May 22nd, 1950

The Nash-Kelvinator Corporation registered the ‘Rambler’ and ‘Statesman’ names as trademarks. The Statesman was the 1950 version of the economy Nash 600, while the Rambler name, used by its ancestral company 1900-1913, was reintroduced for the firm’s new compact car.

May 23rd, 1934

Bonnie Parker and Clyde Barrow posing in front of a 1932 Ford V-8 automobile.

Clyde Champion Barrow and Bonnie Parker were shot to death by Texas and Louisiana state police officers as they attempted to escape apprehension in a stolen 1934 Ford V-8 near Bienville Parish, Louisiana. Bonnie and Clyde met in Texas in 1930 while the 19-year-old Bonnie was working in a bar. At the time, Bonnie was married to an imprisoned murderer. Soon after the two met, Clyde was arrested for burglary and sent to prison. Bonnie smuggled a pistol into the prison, and Clyde broke out. Over the course of their crime spree together, Bonnie and Clyde were believed to have committed 13 murders and several robberies and burglaries. For over two years, the couple evaded local police officers in rural counties of Texas, Louisiana, and New Mexico. Not until the FBI, then called the Bureau of Investigation, became involved in the case did law-enforcement officials gain ground on Bonnie and Clyde. The Bureau of Investigation, curiously enough, could only investigate the two on the grounds of the National Motor Vehicle Act, which stipulated that federal agents had jurisdiction to pursue suspects accused of interstate transportation of a stolen automobile. Investigators initially traced a stolen vehicle to the house of Clyde Barrow’s aunt. As officers stepped up the pressure to catch Bonnie and Clyde, the well-armed couple went about adding to their own firepower. They were joined by Clyde’s brother, Buck Barrow, along with his wife. Later they were joined by escaped murderer Raymond Hamilton. In the spring of 1934, following tireless investigations, federal agents traced the gang to a remote county in Southwest Louisiana. A certain Methvin family was said to have been aiding and abetting the Bonnie-and-Clyde gang for over a year. It was learned that Bonnie and Clyde, along with some of the Methvins, had staged a party at Black Lake, Louisiana, on the night of May 21. Two days later, just before dawn, a posse of police officers from Texas and Louisiana, including Texas Ranger Frank Hamer, laid an ambush for Bonnie and Clyde along the highway near Sailes, Louisiana. In the early morning, Bonnie and Clyde appeared in their automobile. The officers reported that the couple attempted to flee, but more likely, owing to the fact that Bonnie and Clyde had killed five policemen, the posse opened fire without warning. For two minutes, deputies showered the car with bullets. Both Bonnie and Clyde were killed in the barrage. Their bullet-riddled 1934 Ford later became a valuable collectible. Bonnie and Clyde gained a place in popular mythology as dustbowl Robin Hoods. The 1967 film Bonnie and Clyde, starring Warren Beatty as Clyde and Faye Dunaway as Bonnie, portrayed a charming and irreverent pair who took their game too far. Examination of the couple’s past, as well as an examination of their victims, shows that Bonnie and Clyde were more likely carefree killers. Their popularity owed to the mistrust of the authorities of the Dustbowl during the Depression era, and to the couple’s uncanny ability to elude the police for over two years.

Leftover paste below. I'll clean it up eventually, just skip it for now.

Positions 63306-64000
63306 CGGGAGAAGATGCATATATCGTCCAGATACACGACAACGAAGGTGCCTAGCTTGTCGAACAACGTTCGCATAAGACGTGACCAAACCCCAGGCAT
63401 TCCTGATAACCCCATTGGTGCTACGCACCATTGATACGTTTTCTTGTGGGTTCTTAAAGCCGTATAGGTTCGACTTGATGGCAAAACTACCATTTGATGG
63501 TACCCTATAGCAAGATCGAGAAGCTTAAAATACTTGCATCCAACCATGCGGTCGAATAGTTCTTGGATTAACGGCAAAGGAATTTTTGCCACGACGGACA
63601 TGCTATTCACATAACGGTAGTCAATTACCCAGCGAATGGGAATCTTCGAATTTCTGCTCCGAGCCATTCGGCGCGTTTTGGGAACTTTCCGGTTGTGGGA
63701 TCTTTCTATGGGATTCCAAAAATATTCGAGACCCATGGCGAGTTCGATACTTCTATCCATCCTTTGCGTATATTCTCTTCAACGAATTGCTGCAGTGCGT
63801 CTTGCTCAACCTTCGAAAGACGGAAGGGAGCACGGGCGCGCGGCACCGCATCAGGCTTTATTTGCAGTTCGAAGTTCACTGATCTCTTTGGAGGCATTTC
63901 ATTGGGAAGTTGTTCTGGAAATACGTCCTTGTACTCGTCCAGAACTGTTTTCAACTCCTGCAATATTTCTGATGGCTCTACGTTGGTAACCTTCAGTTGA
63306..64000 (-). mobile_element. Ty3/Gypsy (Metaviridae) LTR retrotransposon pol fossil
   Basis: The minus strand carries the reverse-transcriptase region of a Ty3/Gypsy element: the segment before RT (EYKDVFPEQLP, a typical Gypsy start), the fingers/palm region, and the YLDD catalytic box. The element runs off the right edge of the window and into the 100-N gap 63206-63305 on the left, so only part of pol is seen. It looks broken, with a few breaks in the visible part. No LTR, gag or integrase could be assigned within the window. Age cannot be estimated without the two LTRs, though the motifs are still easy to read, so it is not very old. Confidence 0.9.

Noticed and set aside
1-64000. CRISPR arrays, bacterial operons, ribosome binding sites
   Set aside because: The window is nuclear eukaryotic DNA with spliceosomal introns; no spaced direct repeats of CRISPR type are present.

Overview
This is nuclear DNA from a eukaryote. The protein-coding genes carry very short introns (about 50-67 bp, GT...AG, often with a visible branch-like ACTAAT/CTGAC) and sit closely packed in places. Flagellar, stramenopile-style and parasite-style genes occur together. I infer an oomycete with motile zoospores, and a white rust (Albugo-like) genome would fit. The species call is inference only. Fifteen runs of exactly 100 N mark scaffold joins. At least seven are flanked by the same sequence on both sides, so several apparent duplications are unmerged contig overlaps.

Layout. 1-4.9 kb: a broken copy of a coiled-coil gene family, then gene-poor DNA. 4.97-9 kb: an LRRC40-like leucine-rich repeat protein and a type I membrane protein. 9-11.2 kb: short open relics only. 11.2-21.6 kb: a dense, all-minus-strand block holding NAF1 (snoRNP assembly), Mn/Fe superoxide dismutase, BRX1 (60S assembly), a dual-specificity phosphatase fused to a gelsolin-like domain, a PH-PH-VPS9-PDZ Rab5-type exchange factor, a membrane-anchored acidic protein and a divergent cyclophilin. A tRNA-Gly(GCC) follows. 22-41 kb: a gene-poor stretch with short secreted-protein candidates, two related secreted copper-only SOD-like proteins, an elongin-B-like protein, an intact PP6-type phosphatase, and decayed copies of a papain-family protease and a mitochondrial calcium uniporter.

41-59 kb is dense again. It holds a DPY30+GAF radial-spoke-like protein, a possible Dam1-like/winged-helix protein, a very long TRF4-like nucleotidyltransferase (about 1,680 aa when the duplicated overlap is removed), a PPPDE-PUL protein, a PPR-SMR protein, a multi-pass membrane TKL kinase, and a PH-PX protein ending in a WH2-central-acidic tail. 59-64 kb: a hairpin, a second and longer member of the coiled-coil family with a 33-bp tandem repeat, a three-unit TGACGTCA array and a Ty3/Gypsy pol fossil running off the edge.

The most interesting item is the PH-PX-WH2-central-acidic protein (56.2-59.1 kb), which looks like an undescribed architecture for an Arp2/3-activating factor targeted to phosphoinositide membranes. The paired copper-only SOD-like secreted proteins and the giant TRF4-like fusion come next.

This week in Automotive History is produced by Branding Roar